For about a decade, the pre-eminent online craft fair has been Etsy. Whereas it may have started off as something sort of like eBay for crafts, it's become many artists' primary means of selling their art and supporting themselves. My sister, Penelope Gazin, is one of those people—an Etsy Queen, if you will.
My sister makes a lot of art that some people would consider offensive, and Etsy has regularly frozen her store when they found something for sale that they felt wasn't family-friendly. This becomes an issue because a corporation like Etsy needs to maintain a clean image, but sometimes art isn't pleasant or inoffensive. When anonymous website moderators can suddenly halt an artist's ability to make money, a fun cool thing becomes a restrictive and shitty thing that can hurt artists and influence them to move into bland ways of doing things.
In response to feeling unnecessarily restricted and stifled by Etsy's changing and controlling rules, my sister joined forces with her friend and bandmate Kate Dwyer to create a website called Witchsy. It's an online marketplace for artists, like Etsy. But unlike Etsy, any artist who sells work on the site have to meet the approval of Kate and Penelope, and they don't restrict what can be sold based on content. Once you're in, you can do whatever you want.
I've watched my sister and her friend who are neither coders or business school grads make an online business from scratch. I'm overwhelmingly proud of what my sister has accomplished, and interviewed her and Kate about their new endeavor. This interview has been edited for length and clarity.
VICE: How'd you originally meet each other?
Penelope Gazin: We met because my band, Sadwich, played a show with Kate's band, Feeling Feelings. Kate then bullied me into being her friend and I'm very grateful she did.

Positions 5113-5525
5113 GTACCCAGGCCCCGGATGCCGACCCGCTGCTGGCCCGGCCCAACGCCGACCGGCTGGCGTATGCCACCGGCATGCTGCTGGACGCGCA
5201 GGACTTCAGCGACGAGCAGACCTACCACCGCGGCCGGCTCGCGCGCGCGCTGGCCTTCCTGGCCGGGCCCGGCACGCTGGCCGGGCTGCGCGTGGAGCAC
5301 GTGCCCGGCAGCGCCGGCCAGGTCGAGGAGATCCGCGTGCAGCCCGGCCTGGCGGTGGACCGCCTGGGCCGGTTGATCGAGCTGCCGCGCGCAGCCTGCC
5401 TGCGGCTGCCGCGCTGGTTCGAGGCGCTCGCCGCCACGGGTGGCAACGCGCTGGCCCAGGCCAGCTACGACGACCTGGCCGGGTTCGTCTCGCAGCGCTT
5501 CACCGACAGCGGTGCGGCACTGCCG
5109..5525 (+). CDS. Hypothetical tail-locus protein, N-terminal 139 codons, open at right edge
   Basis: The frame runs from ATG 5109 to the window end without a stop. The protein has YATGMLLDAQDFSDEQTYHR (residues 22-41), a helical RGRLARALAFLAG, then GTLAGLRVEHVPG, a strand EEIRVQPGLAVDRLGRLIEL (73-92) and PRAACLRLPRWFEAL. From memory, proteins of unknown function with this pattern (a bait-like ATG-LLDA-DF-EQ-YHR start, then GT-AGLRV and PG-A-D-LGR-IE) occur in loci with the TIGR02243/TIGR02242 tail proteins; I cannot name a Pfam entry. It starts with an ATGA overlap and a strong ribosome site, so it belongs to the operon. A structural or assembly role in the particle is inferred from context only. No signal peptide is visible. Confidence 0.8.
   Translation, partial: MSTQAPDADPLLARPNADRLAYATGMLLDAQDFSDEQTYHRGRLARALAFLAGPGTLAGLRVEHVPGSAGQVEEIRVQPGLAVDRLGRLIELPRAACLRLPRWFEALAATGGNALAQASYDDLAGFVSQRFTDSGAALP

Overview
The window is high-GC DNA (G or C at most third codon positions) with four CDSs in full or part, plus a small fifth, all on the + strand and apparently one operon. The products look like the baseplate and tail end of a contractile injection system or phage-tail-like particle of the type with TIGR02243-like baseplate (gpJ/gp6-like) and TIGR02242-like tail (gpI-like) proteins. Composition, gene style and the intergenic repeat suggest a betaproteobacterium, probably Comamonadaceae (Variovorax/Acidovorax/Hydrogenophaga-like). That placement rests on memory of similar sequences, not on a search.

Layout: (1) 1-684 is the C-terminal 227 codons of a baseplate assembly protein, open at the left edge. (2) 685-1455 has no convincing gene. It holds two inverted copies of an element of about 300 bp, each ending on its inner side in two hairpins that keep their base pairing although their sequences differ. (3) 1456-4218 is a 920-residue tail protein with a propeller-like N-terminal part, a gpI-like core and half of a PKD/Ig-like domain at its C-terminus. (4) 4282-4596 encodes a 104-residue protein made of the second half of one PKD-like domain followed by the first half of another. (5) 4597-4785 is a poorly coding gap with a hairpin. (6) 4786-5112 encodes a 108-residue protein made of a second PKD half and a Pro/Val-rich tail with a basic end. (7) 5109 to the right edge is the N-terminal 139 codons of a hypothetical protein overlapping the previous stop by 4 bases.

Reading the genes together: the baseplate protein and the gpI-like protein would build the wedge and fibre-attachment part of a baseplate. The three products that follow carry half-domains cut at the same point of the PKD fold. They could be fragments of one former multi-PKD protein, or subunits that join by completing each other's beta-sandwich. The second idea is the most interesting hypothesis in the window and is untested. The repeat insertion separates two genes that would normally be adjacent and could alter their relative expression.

Kate Dwyer: I call people, leave them voicemails, and call people back. I am truly a relentless bully. I'm also playing bass in Sadwich now and have another music project called Family Pet.
What inspired you to make this website?
Kate Dwyer: We were inspired because we heard Etsy was going to start kicking people off their site for selling "occult" items. Penelope had been selling her art and pins on Etsy for six years and had regular problems with their censorship.
Penelope Gazin: They would shut my shop down once a week each year. Art is my main source of income, and a week is a long time. One time Etsy shut my shop down and wouldn't tell me which of my listings they had a problem with, so I went through my shop and black-barred every painted nipple and curse word and inserted the word "MATURE" to any risque listings. After taking three days to respond to me, Etsy said that I didn't address the listing they had an issue with, which turned out to be a figure drawing where you could see pubic hair.
We thought it would be cool to have a site without censorship, where all the artists are handpicked by us so you don't have to trudge through a ton of crap. We initially thought this would be a really easy side project for us to do, but boy were we wrong.
How's the site doing so far?
Kate Dwyer: It's doing well. It's only a few months old. We're growing it as quickly as we can without compromising our vision. We're completely self-funded and we've almost recouped our development costs.
Penelope Gazin: We've grown a large Instagram following pretty quickly, so it's clearly resonating with people.
It seems goofy to acknowledge that the amount of Instagram followers you have is the truest way of judging someone's cultural currency.
Penelope Gazin: Fifty percent of my income comes from my Instagram following. Instagram is also my primary means of self-promotion. This interview is the first real press we've done for Witchsy. We've put no energy into the marketing of the business yet, so the success Witchsy is seeing is entirely based on our Instagram popularity.